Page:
Google Play Music and the ad-free YouTube Red service are set to merge in a new streaming package, according to YouTube's head of music (via The Verge).
Lyor Cohen revealed the coming change during a panel session at the New Music Seminar conference in New York on Wednesday, saying the two services needed to be combined to educate consumers and attract new subscribers.
The important thing is combining YouTube Red and Google Play Music, and having one offering,” Cohen said when asked about why YouTube Red isn’t more popular with music users. He didn’t address whether or not the two apps would merge — but it seems very unlikely.
By consolidating the offerings into a unified package, Google hopes the benefits of its subscriptions will be clearer to customers. Currently the company offers YouTube Red, which removes ads and lets users save videos for offline viewing, in addition to an ad-supported YouTube Music app (with additional benefits for Red subscribers), while YouTube TV is provided as a separate subscription service.
Google said it would notify users of the changes beforehand, but the timeframe for the rebranding remains unclear. Still, existing subscribers to YouTube Red or Google Play Music shouldn't see a hugely significant change, as the two services are essentially already combined.
YouTube made several announcements at the annual VidCon convention in California on Thursday, covering VR, YouTube TV, new original series, and a number of changes coming to the YouTube web and app interface.
First up, YouTube announced a brand new high resolution video format called VR180 that it said would make VR content easier to create. VR180 works on both mobile and desktop, and focuses on what is in front of the viewer, allowing them to turn 90 degrees either side of their field of vision.
The videos transition to a VR experience when viewed with Google Cardboard, Daydream, and PSVR, which enable users to view the images stereoscopically in 3-D, where near things look near, and far things appear far.
For creators, you’ll be able to set up and film your videos the way you normally would with any other camera. And, soon, you'll be able to edit using familiar tools like Adobe Premiere Pro. From vlogs, to makeup tutorials to music videos - your videos will work great in VR.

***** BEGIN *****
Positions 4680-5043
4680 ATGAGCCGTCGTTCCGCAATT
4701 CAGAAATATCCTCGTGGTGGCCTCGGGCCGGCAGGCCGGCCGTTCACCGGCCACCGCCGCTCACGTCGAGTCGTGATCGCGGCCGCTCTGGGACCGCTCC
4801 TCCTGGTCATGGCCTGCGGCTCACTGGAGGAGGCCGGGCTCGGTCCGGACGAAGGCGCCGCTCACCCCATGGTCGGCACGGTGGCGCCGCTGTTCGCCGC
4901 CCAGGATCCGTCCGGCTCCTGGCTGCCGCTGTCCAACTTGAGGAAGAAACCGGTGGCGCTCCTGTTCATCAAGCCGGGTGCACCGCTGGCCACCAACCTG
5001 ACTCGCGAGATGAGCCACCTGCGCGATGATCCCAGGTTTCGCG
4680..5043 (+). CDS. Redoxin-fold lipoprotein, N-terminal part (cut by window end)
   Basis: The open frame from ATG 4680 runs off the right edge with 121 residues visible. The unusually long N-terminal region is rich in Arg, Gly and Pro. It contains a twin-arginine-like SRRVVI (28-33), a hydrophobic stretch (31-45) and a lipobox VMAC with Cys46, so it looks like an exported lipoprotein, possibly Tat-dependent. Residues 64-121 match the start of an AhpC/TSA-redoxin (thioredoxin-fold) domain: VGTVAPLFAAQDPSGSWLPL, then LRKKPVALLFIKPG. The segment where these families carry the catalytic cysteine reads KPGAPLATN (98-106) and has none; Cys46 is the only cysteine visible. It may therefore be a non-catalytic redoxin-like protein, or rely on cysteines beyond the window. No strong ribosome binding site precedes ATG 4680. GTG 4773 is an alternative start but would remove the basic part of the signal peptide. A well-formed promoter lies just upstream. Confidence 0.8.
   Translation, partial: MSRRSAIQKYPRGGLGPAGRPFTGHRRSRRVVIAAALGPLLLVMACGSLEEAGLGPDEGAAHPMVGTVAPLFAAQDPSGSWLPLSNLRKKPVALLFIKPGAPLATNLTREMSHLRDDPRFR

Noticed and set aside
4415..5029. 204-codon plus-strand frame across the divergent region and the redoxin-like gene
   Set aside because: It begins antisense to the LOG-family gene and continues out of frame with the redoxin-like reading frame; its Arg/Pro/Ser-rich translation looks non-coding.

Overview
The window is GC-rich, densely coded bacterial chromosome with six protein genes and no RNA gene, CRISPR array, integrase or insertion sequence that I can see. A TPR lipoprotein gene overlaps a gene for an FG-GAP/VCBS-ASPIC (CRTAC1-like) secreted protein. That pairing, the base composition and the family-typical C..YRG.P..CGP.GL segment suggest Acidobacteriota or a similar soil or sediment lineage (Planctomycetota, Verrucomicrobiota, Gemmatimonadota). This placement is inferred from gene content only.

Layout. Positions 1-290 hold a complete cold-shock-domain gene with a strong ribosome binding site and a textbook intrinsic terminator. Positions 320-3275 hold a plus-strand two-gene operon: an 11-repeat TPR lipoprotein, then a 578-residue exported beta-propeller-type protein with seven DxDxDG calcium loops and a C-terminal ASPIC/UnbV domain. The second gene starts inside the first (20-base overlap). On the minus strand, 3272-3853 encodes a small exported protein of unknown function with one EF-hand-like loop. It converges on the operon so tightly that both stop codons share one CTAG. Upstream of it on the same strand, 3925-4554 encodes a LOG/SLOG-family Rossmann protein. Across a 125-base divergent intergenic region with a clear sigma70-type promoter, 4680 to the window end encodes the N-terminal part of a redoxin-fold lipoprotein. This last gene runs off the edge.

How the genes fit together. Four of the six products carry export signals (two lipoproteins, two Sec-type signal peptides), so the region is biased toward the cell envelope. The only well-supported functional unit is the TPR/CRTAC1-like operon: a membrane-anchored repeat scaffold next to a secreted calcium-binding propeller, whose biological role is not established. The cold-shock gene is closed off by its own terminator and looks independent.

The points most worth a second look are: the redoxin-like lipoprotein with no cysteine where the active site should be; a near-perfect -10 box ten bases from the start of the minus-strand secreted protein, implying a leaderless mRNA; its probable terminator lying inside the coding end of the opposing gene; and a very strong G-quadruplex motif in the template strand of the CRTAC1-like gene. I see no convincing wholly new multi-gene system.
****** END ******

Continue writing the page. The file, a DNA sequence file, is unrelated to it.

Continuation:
But supporting the format is just the beginning. We want to make cameras that are easy to work with too. The Daydream team is working with several manufacturers to build cameras from the ground up for VR180. These cameras are not only great for creators looking to easily make VR content, but also anyone who wants to capture life’s highlights in VR. They will be as easy to use as point-and-shoot cameras, for around the same price. Videos and livestreams will be easy to upload to YouTube.
YouTube said that cameras were on the way from YI, Lenovo, and LG, with the first ones making their way onto the shelves this winter. The company is also opening up a VR180 certification program, with Z CAM announced as one of its first partners. Content creators can learn more and sign up for updates at vr.google.com/vr180.
Elsewhere, YouTube said it would be bringing an update to its mobile app in the coming weeks that would allow the interface to dynamically adapt to whatever video size is being watched, whether vertical, square, or horizontal, in order to make better use of screen space. It also said it would be making its mobile video sharing feature available in Latin America and across the U.S. over the next couple of weeks.
Moving on, YouTube said that in the next couple of weeks it would be expanding its YouTube TV service to ten more markets in the U.S., including Dallas-Fort Worth, Washington, D.C., Houston, Atlanta, Phoenix, Detroit, Minneapolis-St. Paul, Miami-Fort Lauderdale, Orlando-Daytona Beach-Melbourne and Charlotte.
The streaming television service that was first announced in late February before rolling out to five cities in early April. The service costs $35 and is already available in in the San Francisco Bay Area, Los Angeles, New York City, Philadelphia, and Chicago.
Finally, the Google-owned video hub took the opportunity to reveal that 1.5 billion users now log in to YouTube every single month – the equivalent of one in every five people around the world. It said that, on average, viewers spend over an hour a day watching YouTube on mobile devices alone.
Music streaming subscriptions are on the rise, but YouTube isn’t intimidated.
The video giant reported Tuesday that it paid out $1 billion to the music industry based solely on advertising. In a blog post titled “A billion reasons to celebrate music on YouTube,” the company elaborates on why the music industry should embrace advertising and subscription models for digital services.
Those are two of digital star Liza Koshy’s favorite things. She even purchased the “Merry Christmas Ya Filthy Animal” sweater back in June, in anticipation of December.
So when YouTube approached her with an idea for a holiday special, it was an obvious yes.
“I freaking love the holidays,” the 20-year-old YouTuber, who first rose to fame on Vine, told Mashable in a recent Facebook Live interview. “I’ve been psyched for them. It’s my favorite time of year. This one was super easy to agree to. It gave me the opportunity to do longer content. It’s a 35-minute special. Everything I come up with myself has been seven minutes and below. Shorter form … I was super excited to create something longer and see if I could even do it.” Read more…